Nasdaq previously had threatened to delist MaxWorldwide's stock because the New York online media rep and direct marketing list firm did not file its annual report on time, but granted it a reprieve in that case.
MaxWorldwide said in a statement that it wants to ensure previous filings are accurate before it files its quarterly report. It retained PricewaterhouseCoopers LLP to replace Arthur Andersen LLP as its independent auditors.
"In working with PricewaterhouseCoopers, we discovered misclassifications of certain research and development expenses reported in our prior financial statements," chief financial officer William H. Mitchell said in a statement. "We are reviewing the treatment of these expenses and will likely have our operating results for certain prior periods re-audited."
However, in an earlier statement when it announced it would delay filing its quarterly report, MaxWorldwide said the misclassifications will not affect net income reported for those periods. It also said the misclassifications are unrelated to questionable booking of barter transactions that led the company, then known as L90, to restate its earnings in May.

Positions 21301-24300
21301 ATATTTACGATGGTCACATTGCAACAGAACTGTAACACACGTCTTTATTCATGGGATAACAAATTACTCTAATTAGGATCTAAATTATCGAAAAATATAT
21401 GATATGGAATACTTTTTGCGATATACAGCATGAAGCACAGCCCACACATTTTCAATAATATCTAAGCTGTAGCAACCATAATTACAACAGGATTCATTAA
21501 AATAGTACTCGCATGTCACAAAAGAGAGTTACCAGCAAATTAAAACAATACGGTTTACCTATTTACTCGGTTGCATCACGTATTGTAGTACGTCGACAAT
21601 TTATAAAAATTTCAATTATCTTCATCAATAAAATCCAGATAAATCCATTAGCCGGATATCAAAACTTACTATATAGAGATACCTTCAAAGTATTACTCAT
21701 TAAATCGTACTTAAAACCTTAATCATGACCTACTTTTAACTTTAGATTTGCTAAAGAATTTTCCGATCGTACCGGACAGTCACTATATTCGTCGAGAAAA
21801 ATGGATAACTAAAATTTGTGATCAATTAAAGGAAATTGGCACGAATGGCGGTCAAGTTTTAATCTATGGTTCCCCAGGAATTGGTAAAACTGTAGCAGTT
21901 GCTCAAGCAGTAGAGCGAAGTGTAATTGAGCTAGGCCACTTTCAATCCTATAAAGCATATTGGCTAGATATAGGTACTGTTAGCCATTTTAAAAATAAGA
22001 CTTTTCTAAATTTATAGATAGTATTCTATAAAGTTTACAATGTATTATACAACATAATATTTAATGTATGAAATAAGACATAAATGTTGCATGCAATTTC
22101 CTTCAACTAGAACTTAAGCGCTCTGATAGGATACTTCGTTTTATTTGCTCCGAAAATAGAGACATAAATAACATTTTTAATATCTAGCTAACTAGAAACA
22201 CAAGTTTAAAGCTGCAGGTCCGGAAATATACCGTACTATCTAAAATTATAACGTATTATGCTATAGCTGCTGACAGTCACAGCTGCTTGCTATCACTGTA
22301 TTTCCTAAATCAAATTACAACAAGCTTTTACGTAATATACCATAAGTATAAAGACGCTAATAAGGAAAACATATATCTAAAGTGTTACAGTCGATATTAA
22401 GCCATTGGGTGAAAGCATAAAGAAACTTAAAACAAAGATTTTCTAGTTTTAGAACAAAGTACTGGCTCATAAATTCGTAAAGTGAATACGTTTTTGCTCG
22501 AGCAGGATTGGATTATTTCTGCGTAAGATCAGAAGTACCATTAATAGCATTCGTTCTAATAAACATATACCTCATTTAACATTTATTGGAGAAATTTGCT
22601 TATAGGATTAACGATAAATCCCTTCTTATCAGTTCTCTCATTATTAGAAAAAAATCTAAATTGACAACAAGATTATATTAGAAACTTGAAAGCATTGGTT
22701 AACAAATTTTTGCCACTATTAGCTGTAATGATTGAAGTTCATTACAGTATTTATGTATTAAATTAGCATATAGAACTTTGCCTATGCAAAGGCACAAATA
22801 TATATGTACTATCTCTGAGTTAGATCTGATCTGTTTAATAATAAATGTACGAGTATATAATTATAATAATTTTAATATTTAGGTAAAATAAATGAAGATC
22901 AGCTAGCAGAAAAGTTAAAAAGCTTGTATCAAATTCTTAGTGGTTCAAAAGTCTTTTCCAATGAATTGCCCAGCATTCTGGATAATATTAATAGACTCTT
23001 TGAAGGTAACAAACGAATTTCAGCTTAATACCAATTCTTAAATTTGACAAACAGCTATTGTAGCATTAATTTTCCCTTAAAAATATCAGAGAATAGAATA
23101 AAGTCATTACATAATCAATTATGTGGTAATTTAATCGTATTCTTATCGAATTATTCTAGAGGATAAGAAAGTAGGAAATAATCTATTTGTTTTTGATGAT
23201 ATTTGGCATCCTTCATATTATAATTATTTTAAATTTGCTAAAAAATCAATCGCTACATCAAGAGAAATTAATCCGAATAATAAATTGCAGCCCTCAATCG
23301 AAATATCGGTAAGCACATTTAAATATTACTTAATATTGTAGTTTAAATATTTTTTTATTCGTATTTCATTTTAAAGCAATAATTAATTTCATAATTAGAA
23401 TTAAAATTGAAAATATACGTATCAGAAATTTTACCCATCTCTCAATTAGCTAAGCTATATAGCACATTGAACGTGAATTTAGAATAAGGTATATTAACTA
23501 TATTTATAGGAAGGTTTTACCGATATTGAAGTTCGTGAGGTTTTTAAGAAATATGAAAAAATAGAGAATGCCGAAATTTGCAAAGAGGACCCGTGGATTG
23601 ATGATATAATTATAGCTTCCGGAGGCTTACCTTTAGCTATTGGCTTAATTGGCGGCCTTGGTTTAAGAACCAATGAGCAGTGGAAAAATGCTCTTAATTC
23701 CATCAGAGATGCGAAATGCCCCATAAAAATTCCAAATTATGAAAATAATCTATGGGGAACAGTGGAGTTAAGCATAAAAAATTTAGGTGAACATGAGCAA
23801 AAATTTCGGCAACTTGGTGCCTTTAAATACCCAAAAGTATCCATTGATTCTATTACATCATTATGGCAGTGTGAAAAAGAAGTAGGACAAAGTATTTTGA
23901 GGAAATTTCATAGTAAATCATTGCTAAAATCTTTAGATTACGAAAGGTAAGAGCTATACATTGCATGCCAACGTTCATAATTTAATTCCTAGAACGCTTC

The delisting comes as MaxWorldwide works to put recent troubles behind it and emerge as an online media rep and list brokerage titan.
In July, it bought DoubleClick's North American media business for 4.8 million shares and $5 million in cash and moved its headquarters from Los Angeles to New York. Soon after, MaxWorldwide indicated it is in the market for a list company.
The company in February revealed that the Securities and Exchange Commission and Nasdaq were investigating some questionably booked revenue relating to barter transactions with embattled real estate portal Homestore.com. In March, it announced the resignations of its president/CEO and its chief financial officer and began installing new management.
L90's troubles led to the termination of a planned merger with online direct marketing firm eUniverse Inc.